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Vitamin D deficiency can lower men's sex drive

Johns Hopkins researchers have discovered what could be the first conclusive evidence in men that the long-term effects of vitamin D deficiency are amplified by lower levels of the key sex hormone estrogen, but not testosterone.

In a national study of 1010 men, the scientists say the new findings build on previous studies showing that deficiencies in vitamin D and low levels of estrogen, found naturally in differing amounts in men and women, were independent risk factors for hardened and narrowed arteries and weakened bones. Vitamin D is an essential part to keeping the body healthy, and can be obtained from fortified foods, such as milk and cereals, and by exposure to sunlight.

"Our results confirm a long-suspected link and suggest that vitamin D supplements, which are already prescribed to treat osteoporosis, may also be useful in preventing heart disease," says Erin Michos, M.D., M.H.S, lead study investigator and cardiologist.

"All three steroid hormones vitamin D, estrogen and testosterone are produced from cholesterol, whose blood levels are known to influence arterial and bone health," says Michos, an assistant professor at the Johns Hopkins University School of Medicine and its Heart and Vascular Institute. "Our study gives us a much better understanding of how the three work in concert to affect cardiovascular and bone health."

The Hopkins team's latest data were provided by analyzing blood samples from a subset of men participating in a study on cancer. That study was part of a larger, ongoing national health survey involving both men and women and was designed to compare the risk of diseases between those with the lowest blood levels of vitamin D to those with higher amounts. An unhealthy deficiency, experts say, is considered blood levels of 20 nanograms per milliliter or lower.



The hormone levels of the men in the study were measured for both chemical forms of testosterone and estrogen found in blood, when each is either unattached or circulating freely, and when each is attached to a separate protein, known as sex hormone binding globulin, or SHBG for short.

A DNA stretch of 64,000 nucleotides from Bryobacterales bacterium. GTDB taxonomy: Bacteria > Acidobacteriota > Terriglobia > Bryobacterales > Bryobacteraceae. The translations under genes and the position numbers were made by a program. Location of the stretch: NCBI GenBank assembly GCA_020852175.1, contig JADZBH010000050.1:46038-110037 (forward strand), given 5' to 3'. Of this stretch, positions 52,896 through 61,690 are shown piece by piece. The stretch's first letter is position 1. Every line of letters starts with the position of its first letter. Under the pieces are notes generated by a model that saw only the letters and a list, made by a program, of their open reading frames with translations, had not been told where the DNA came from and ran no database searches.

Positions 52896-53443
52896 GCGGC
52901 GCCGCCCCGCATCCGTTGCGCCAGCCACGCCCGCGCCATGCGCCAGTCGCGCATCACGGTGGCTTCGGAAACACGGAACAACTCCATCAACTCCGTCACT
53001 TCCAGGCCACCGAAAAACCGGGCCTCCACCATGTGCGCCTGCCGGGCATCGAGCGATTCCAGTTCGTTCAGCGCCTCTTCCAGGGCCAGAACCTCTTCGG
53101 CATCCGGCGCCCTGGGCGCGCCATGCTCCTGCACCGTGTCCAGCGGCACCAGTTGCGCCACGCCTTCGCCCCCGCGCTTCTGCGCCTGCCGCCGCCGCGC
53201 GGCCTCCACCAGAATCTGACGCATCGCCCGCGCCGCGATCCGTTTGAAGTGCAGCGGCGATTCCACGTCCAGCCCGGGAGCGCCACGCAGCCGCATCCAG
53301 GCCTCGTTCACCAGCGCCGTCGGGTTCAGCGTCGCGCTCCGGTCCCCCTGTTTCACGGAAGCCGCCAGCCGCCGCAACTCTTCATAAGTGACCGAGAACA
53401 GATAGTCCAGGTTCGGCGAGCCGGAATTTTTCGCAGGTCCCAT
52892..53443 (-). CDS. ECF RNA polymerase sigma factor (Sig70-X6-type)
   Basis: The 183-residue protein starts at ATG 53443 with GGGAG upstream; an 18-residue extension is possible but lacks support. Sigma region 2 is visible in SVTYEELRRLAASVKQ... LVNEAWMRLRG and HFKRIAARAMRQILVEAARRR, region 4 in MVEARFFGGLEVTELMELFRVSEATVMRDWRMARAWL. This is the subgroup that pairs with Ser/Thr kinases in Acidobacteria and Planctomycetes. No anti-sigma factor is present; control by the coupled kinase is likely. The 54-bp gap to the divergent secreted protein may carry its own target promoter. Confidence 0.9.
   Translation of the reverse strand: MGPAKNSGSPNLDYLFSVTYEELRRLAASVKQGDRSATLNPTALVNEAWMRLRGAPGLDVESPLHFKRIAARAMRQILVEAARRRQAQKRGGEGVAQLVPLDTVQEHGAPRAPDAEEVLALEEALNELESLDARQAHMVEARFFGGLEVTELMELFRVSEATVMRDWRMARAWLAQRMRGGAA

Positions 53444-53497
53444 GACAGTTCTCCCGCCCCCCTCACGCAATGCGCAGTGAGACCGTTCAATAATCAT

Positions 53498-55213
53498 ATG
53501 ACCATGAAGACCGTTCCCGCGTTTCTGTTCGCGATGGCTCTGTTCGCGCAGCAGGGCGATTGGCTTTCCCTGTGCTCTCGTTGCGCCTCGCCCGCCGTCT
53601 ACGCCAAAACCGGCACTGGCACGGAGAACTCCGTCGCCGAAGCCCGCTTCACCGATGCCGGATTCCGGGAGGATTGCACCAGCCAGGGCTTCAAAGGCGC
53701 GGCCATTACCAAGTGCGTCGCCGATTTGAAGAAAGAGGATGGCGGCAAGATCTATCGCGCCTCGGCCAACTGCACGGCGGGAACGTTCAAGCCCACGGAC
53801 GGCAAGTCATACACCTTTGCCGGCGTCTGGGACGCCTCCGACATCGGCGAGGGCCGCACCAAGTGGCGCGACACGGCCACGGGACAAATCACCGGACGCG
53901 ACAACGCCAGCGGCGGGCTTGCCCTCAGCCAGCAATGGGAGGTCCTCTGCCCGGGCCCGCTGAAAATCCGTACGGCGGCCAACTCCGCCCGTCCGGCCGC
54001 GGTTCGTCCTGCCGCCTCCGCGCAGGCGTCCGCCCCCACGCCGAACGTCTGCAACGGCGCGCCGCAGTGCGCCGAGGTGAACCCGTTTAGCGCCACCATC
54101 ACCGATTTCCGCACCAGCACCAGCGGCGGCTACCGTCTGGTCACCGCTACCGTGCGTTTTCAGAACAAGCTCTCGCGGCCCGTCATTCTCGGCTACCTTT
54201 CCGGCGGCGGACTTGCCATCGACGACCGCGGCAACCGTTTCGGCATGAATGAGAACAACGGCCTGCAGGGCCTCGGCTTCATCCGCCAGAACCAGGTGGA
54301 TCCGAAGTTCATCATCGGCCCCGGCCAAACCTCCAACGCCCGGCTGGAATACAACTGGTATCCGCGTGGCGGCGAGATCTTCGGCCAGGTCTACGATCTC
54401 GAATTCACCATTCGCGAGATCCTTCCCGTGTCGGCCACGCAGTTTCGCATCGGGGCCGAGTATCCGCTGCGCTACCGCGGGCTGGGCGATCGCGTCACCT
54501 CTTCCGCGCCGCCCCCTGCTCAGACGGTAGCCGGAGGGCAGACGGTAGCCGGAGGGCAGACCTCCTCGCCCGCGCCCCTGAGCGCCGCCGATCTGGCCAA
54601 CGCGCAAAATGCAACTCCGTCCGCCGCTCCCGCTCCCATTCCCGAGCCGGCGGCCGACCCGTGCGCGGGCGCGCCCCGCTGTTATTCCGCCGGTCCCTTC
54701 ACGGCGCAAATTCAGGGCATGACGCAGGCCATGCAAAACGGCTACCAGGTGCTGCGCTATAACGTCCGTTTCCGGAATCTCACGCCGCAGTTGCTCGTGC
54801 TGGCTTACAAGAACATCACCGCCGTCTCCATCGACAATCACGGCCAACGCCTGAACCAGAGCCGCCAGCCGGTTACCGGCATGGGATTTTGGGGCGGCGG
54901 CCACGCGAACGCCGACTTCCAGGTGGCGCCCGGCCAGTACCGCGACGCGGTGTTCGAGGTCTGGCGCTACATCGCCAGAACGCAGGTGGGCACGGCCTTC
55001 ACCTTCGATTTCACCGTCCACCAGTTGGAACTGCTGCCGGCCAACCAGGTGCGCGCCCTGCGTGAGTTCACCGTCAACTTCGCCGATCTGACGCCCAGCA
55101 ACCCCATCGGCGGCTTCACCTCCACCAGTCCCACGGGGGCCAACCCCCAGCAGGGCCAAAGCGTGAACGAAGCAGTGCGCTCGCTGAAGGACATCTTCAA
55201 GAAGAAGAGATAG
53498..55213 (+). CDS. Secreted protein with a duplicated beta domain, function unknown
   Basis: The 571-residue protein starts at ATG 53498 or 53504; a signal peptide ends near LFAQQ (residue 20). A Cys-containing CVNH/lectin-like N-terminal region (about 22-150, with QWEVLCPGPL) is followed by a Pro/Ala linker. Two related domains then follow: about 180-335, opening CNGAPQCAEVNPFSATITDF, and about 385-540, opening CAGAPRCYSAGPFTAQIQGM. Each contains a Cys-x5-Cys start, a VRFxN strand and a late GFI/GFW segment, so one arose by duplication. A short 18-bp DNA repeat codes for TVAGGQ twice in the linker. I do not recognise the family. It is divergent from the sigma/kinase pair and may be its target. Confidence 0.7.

Initial results showed no link between vitamin D deficiency and depressed blood levels of either hormone. And despite finding a harmful relationship between depressed testosterone levels and rates of heart disease, stroke, and high blood pressure, as well as osteopenia in men, researchers found that it was independent of deficiencies in vitamin D.

However, when researchers compared ratios of estrogen to SHBG levels, they found that rates of both diseases, especially osteopenia, the early stage of osteoporosis, were higher when both estrogen and vitamin D levels were depressed.

For every single unit decrease in ratios of estrogen to SHBG (both in nanomoles per liter), men low in vitamin D showed an 89 percent increase in osteopenia, but men with sufficient vitamin D levels had a less worrisome 64 percent jump.

Using the same measure of estrogen levels, men low in vitamin D were also at heightened risk of cardiovascular diseases, at 12 percent, compared to men with adequate levels of the vitamin, at 1 percent, numbers that researchers say are still statistically significant.

"These results reinforce the message of how important proper quantities of vitamin D are to good bone health, and that a man's risk of developing osteoporosis and heart disease is heavily weighted on the complex and combined interaction of how any such vitamin deficits interact with both their sex hormones, in particular, estrogen," Michos says.


Michos recommends that men and women boost their vitamin D levels by eating diets rich in fatty fish, such as cod, sardines and mackerel, consuming fortified dairy products, taking vitamin supplements, and in warmer weather briefly exposing skin to the sun's vitamin-D producing ultraviolet light.

The study results was presented Nov. 15 at the American Heart Association's (AHA) annual Scientific Sessions in Orlando, Fla.

Source: Johns Hopkins University
Writer: Walaika Haskins

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